Aphakia is a condition in which crystalline lens of the eye is not present in its normal position of pupillary area. Either there is no crystalline lens inside the eye or the lens is subluxated or luxated. This induces a refractive state which is not a refractive error in true sense. An emmetropic (normal refraction) eye or one having low grade ametropia (refractive error) becomes extremely hypermetropic after cataract surgery. A previously emmetropic eye requires a correction of about 10 to 11 dioptres (D) in spectacle when worn in the usual position.
Replacement of the crystalline lens with a spectacle lens causes the image on patient’s retina to be roughly 25% larger than the image formed with the crystalline lens. The exact magnification is determined by the power of the aphakic spectacles. There is about 2 % of magnification for each dioptre of power in the spectacles.
Aphakia comes from two Greek words (a means none and phacos means lens). It refers to both an anatomical and an optical condition.
Von Helmholtz (1855) worked on the optics of aphakia. Benito Daza De Valdes (1623) suggested that aphakia may be corrected with spectacles.
Agarwal Sunita, Agarwal Athiya, Apple David J, Buratto Lucio, Aliό Jorge L, Pandey Suresh K, Agarwal Amar. Textbook of Ophthalmology Vol 1. Jaypee Brothers Medical Publishers (P) Ltd 2002. P 170- 173.
Helmholtz von H. Uber die Akommodation des Auges. Graefe Arch Ophthalmol. 1855; 1: 1- 89.
Helmholtz von H. Handbuch der Physiologishen Optik Third Edition Vol 1, Menasha, Wisconsin: The Optical Society of America, 1909.
Aphakia causes symptoms such as
Causes of aphakia are
- Marfan’s syndrome.
- Weil-Marchesani syndrome.
- Sulphite oxidase deficiency.
- Ehlers- Danlos syndrome.
- Craniofacial dysostosis.
- Alport’s syndrome.
- Hypermature cataract.
- Exfoliation syndrome of lens.
- Intraocular tumours.
Optics of aphakia:
- The eye is highly hypermetropic with total power of about 44 D (power of eye with crystalline lens is about 60 D).
- The anterior and posterior focal points are about 23 mm and 31 mm, respectively.
- The two principal points are close to each other near anterior surface of cornea.
- Spectacle- corrected aphakia: There is magnification of about 25 % with aphakic spectacle correction.
- Contact lens- corrected aphakia: There is less magnification (6-8%) as compared to spectacle correction.
Diagnosis depends upon the symptoms and signs of aphakia.
Signs of aphakia:
Management should be carried out under medical supervision.
Medical optical therapy:
Optical therapy of aphakia comprises of prescribing appropriate convex lenses. The convex lenses may be prescribed in the form of
- Magnification of image: The size of the image is magnified by about 25 %. Spectacles produce diplopia in cases of unilateral aphakia. The larger image of an object is interpreted to be closer to the eye. It requires efforts to coordinate between eyes and hand due to magnification. It produces difficulty in climbing stairs as well.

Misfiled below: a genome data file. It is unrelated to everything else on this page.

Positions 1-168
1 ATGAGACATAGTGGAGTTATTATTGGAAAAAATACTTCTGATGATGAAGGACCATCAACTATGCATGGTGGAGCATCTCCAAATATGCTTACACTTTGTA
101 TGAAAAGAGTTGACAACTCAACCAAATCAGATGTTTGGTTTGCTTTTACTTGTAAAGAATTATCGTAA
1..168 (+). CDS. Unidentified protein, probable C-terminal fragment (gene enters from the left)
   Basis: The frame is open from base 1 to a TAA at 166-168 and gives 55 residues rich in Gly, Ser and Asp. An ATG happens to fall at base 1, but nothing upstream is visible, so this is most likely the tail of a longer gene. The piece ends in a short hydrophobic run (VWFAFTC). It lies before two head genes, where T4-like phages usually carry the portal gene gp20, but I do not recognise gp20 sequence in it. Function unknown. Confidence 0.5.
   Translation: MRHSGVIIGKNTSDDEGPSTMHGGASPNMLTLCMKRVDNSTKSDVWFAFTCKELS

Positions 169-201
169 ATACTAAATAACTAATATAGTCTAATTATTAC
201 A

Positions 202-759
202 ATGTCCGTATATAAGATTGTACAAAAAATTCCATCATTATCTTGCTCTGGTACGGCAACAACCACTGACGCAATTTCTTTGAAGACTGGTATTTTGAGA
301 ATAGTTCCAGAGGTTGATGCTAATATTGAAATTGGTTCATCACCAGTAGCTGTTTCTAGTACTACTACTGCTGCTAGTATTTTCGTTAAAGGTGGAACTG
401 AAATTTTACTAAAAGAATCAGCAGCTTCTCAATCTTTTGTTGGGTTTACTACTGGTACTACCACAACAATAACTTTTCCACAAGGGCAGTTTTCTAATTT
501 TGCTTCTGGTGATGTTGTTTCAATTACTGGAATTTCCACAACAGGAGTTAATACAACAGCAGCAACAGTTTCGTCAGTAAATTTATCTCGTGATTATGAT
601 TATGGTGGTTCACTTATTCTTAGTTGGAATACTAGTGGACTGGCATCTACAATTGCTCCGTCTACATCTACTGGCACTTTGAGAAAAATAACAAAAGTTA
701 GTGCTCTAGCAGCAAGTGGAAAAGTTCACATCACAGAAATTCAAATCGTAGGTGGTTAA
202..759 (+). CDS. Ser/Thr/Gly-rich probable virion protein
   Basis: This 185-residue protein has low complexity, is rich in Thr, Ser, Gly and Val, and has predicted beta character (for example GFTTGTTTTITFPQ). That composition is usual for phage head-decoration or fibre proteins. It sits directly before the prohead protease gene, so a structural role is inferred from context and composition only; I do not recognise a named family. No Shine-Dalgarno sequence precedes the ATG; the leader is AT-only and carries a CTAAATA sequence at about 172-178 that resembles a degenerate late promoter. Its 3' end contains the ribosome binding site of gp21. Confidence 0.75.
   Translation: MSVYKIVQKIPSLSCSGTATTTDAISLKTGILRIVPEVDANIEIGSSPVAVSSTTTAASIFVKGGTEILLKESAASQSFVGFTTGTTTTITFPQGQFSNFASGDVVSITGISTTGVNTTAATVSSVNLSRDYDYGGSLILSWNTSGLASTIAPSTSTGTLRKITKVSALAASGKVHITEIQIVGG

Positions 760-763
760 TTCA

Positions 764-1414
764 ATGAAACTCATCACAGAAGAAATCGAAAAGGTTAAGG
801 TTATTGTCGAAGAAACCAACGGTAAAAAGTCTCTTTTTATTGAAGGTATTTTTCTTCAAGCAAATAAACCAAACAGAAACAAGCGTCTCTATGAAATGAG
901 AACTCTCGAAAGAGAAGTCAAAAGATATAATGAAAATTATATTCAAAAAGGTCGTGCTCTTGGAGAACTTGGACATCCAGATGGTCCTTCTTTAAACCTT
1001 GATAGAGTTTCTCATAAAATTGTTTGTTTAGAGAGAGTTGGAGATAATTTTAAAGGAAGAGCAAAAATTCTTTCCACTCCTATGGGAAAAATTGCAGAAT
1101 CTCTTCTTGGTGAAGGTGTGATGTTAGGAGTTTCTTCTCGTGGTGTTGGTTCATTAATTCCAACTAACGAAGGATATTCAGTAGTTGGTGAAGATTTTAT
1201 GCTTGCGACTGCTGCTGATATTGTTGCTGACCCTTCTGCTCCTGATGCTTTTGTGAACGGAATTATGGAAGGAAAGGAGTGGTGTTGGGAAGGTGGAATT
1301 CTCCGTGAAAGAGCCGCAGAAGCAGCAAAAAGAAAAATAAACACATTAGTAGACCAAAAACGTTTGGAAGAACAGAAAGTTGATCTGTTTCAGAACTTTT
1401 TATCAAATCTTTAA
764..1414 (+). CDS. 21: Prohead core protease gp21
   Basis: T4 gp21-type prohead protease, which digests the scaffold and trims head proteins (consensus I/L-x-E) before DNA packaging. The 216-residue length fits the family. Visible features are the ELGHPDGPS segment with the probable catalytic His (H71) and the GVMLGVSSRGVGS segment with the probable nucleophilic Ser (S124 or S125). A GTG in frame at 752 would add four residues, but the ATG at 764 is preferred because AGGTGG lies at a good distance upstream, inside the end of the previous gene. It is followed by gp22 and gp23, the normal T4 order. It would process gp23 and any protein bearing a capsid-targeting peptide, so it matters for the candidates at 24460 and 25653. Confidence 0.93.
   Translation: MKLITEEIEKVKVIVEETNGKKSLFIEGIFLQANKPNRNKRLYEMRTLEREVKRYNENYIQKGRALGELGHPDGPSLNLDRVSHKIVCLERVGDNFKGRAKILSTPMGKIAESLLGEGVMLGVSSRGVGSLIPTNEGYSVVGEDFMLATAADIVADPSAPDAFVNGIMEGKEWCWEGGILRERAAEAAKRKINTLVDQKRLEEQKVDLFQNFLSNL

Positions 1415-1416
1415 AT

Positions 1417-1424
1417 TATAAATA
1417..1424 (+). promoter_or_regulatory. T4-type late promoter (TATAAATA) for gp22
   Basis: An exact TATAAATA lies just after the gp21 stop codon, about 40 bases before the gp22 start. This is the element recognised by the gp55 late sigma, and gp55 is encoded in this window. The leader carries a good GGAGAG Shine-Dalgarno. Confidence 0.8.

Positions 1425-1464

- Prismatic aberrations: It produces roving ring scotoma, usually described as Jack-in-the-box phenomenon. The prismatic effect is produced by the peripheral part of the correcting lens. It produces a ring scotoma. When patient sees an object and turns the eye towards it, the scotoma may shift inwards to occlude the object. On shifting the eye from the object, the scotoma shifts again and the object becomes visible.
- Spherical aberrations: When the objects are viewed through the periphery, the objects look enlarged, proximal, and elongated in radial direction. Pin-cushion effect produces distortion and it is the property of all plus lenses proportional to their diopteric power. This distortion makes a square look like a pincushion- the corners of the square have a stretched out appearance, and the sides are pushed in. The world becomes parabolic which continuously change its shape with eye movement. The objects appear to move faster. Driving a motor vehicle thus becomes very difficult.
- Field of vision: Monocular as well as binocular field of vision is markedly reduced. The actual field of view through the spectacles is reduced by 25 %, which makes it impossible to see that much of peripheral field.
- Coloured vision: There may be coloured hue in the vision. It occurs due to absence of natural filter of a crystalline lens. Removal of the crystalline lens increases blue and ultraviolet transmission of light.
- Thick glasses: The glasses are very thick and heavy. Bifocal glasses are especially difficult to adjust with and may require separate pair.
- Provides wider and better field of vision.
- There is less magnification of the image since the contact lenses are close to the cornea.
- More suited for uniocular aphakia.
- It eliminates spherical aberration and prismatic effect.
- It is cosmetically more acceptable.
However, there may be lack of dexterity in older patients and intolerance owing to a foreign body sensation.
Surgical therapy includes
- Minimal after- care of patients.
- Rapid return of binocular vision.
- Minimal aniseikonia (different image size seen by the eyes).
- Normal peripheral vision.
- Keratophakia: A lenticule obtained from donor cornea is placed in between the lamellar layers of the cornea of the patient.
- Epikeraophakia: A lenticule obtained from donor cornea is stitched over the surface of cornea after removing the epithelium. Epikeraophakia has the advantage that it may be done in patients where, because of age or ocular condition, a secondary or even primary IOL is not feasible. Since the eyeball is not entered, many complications can be avoided. Also, this procedure may be repeated.
- Hypermetropic Laser assisted in-situ keratomileusis (LASIK).
Prognosis for aphakia is generally good, unless there are complications like corneal oedema, cystoid macular oedema or secondary glaucoma.
However, aphakia increases the risk of retinal detachment, especially in high myopes and if the posterior capsule is ruptured.